THE future of Bolton's free hop on, hop off bus which takes market shoppers to the interchange hangs in the balance.

The metroshuttle service was introduced in 2008 to pick people to travel between town centre car parks and take them to retail areas.

Bolton is the only authority outside Manchester City Centre to operate such a service, which costs the council more than £90,000.

Now its future is under the spotlight after the council admitted it could not continue to fund the service indefinitely.

The service currently operates on a 15-minute frequency serving a circulatory route of the town centre. Shoppers can hop on and off the bus and travel around the town centre to key shopping locations.

The route offers those shopping at Bolton Market a frequent free shuttle service to Bolton Interchange.

The service calls at Bath Street and provides a direct link to the Shop Mobility Scheme which was relocated to Topp Way Car Park in 2010. The service operates Monday-Saturday 9am-5pm.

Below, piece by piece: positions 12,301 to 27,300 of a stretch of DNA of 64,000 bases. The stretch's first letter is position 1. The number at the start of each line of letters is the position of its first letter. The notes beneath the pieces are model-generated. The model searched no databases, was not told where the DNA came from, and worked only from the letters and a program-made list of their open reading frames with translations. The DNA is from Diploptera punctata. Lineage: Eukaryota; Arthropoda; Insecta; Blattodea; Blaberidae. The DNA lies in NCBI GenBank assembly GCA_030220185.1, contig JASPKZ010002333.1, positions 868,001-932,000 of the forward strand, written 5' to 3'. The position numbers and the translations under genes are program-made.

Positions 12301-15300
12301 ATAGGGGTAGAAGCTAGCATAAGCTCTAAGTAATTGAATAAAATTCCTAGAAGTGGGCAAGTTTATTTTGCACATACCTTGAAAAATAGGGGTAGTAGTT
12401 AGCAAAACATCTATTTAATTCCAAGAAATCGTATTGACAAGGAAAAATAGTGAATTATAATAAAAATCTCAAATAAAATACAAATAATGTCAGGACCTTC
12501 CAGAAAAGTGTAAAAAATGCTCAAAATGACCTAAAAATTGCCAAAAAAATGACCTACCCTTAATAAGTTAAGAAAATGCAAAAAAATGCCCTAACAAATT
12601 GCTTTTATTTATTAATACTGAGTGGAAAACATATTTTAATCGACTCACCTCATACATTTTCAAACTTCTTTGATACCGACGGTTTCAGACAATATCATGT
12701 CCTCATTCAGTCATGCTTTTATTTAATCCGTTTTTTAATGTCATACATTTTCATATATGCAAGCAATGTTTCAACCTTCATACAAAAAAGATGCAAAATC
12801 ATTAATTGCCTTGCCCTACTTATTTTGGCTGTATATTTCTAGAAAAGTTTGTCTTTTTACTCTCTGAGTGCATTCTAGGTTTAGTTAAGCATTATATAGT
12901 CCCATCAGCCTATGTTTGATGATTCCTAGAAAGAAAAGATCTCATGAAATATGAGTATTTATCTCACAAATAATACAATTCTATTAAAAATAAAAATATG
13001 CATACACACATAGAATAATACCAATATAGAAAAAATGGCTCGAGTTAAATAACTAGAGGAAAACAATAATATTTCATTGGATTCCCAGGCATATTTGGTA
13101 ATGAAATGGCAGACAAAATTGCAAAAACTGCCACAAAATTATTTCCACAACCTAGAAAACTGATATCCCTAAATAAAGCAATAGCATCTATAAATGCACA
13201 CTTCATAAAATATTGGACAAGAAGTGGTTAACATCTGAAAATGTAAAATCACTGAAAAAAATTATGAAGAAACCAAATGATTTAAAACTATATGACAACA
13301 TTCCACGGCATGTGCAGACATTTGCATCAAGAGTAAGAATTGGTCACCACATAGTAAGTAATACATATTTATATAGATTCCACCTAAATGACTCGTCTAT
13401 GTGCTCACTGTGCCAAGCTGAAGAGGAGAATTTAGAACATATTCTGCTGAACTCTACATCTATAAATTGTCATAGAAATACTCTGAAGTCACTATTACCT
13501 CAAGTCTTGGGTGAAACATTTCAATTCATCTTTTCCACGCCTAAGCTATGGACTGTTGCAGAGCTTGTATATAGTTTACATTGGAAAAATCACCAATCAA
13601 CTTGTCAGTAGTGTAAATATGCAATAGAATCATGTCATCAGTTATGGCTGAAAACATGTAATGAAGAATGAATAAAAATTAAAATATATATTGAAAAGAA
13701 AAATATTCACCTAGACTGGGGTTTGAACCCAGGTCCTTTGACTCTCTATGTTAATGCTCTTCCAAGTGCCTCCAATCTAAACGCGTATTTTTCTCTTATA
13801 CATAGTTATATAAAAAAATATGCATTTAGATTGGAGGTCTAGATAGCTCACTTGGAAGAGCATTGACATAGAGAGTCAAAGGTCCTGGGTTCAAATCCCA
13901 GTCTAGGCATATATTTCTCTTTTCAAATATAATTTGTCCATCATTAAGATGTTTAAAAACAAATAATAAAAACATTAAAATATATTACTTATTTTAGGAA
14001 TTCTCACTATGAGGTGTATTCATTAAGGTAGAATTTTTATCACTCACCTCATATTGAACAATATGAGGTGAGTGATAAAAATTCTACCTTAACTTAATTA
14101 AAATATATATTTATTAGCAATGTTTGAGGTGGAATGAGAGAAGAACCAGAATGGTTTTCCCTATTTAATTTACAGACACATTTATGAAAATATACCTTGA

It was operated by Vision bus costing £120,000, with the Bolton Council meeting 75 per cent of the cost.

The current agreement with Transport for Greater Manchester will end in December.

A report put forward to council said the local authority had some "very difficult decisions to be made in terms of whether to continue funding the service, however, the council had not got the financial resources to continue to fund the Metroshuttle indefinitely."

The report added:" It was also noted that the majority of town/cities in GM did not fund a free town centre bus service and there was no statutory requirement to do so."

Options discussed to save the service included introducing a charge to ending it until the multi-million town centre masterplans full developed.

Town hall chiefs have decided to continue the service for six months to explore where organisations and businesses are able to provide any financial assistance and generate reveune from advertising.

The report added the council would still have to pay a contribution,

Cllr Martyn Cox stressed that no decision had been made about the service and a report would be drawn up, including looking at how well used it was.